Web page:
I've never visited LeBron James' house, but I'm willing to bet his pantry isn't filled with cookies. He probably doesn't waste willpower resisting sweets when life has plenty of temptation without them. Instead, it's easier to never let cookies cross his mind by removing them from his house entirely. I'm a self-proclaimed cookie monster, and even I only ever crave them when I see one.
A habit is made up of a cue, routine, and reward. When trying to break a bad habit, we often focus most on the routine--the physical action we want to stop (eating the cookie). Perhaps a better way to stop a bad habit is to get rid of the cue (seeing the cookie). It's difficult to resist a habit when there are regular reminders for you to partake in it. What's easier is stopping the act before it's even considered by removing any cues.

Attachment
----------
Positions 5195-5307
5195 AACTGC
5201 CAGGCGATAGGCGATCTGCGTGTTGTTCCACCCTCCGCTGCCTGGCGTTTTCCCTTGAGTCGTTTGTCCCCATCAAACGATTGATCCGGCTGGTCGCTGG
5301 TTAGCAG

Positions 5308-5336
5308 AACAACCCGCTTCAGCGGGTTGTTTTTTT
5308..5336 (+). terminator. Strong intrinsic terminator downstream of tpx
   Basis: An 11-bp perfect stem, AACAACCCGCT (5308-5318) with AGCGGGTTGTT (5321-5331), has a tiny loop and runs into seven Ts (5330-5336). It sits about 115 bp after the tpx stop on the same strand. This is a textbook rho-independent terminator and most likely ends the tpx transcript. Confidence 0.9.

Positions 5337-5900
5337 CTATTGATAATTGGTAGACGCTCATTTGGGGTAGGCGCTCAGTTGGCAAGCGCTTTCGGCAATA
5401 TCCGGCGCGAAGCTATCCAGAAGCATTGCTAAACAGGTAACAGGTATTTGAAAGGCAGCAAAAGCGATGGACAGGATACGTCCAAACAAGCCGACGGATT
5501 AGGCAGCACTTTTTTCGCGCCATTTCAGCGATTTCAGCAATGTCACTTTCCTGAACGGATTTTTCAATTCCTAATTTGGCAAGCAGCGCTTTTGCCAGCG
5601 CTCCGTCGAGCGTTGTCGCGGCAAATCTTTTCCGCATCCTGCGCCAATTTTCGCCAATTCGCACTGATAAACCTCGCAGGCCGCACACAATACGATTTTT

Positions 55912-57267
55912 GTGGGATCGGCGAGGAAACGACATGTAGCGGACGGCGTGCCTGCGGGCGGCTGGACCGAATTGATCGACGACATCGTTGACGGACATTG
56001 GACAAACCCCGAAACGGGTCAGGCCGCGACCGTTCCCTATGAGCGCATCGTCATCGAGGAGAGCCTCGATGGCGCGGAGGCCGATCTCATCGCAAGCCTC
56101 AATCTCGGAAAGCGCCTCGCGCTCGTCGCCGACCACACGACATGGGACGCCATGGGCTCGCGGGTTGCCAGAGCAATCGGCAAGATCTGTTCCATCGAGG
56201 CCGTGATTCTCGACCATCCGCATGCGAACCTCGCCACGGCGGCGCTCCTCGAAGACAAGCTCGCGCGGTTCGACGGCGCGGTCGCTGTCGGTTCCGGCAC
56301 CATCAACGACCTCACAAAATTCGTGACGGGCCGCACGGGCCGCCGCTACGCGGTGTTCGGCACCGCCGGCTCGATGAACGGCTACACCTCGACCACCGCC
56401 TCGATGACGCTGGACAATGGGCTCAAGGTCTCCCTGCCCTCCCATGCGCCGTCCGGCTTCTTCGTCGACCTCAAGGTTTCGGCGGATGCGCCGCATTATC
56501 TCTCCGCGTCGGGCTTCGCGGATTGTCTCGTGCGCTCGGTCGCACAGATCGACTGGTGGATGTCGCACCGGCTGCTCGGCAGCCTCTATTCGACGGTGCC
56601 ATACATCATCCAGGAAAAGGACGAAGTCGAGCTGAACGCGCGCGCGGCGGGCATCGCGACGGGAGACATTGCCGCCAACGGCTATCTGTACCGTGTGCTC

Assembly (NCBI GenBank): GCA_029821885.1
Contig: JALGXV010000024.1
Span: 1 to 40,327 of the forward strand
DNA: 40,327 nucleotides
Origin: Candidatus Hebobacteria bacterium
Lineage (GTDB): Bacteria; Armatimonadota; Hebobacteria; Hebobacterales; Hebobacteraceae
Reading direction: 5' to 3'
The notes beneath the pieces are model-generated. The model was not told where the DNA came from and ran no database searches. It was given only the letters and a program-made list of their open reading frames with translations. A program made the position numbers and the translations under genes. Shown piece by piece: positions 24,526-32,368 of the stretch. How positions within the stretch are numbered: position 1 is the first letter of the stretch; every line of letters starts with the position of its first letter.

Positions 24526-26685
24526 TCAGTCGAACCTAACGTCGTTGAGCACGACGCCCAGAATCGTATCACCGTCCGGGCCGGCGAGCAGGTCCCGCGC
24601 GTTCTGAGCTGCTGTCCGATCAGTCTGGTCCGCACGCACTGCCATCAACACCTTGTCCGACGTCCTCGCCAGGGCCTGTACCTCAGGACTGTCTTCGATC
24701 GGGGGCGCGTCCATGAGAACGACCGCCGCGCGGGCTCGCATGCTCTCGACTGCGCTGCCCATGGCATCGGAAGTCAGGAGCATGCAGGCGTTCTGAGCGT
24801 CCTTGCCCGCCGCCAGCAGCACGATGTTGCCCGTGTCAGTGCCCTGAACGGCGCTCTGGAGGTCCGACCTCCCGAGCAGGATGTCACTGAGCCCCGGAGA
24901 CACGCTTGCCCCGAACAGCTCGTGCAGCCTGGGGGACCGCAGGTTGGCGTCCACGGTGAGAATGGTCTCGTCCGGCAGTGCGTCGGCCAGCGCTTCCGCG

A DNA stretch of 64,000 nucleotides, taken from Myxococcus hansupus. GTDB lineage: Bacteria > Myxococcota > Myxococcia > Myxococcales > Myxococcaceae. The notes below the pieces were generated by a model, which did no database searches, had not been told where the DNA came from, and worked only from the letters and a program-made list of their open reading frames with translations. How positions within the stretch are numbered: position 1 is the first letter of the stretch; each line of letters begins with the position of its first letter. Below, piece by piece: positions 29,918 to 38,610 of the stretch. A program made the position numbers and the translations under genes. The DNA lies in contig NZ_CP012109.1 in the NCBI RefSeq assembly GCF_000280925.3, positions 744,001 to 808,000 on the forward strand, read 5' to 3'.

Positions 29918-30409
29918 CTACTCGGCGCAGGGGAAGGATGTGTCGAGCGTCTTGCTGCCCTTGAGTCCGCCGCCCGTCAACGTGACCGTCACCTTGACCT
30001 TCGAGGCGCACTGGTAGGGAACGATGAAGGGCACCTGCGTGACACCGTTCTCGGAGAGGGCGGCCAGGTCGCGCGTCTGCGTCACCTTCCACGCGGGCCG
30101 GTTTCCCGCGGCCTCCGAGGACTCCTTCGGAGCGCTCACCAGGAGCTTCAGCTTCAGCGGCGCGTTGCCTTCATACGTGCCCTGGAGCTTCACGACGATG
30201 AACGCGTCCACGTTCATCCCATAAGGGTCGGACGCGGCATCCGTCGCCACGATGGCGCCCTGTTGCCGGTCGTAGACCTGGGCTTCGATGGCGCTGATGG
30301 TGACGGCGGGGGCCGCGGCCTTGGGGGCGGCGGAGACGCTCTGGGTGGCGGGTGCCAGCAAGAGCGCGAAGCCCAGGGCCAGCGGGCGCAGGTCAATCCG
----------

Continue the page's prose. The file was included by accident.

Sheer willpower in the face of snickerdoodles may fail, but not introducing sweets into your environment, to begin with, is a more reliable way to success. When the distraction is there, the temptation is there. When distraction isn't an option, neither is temptation. Stop trying to break the bad routine. Start looking for ways to remove the cue.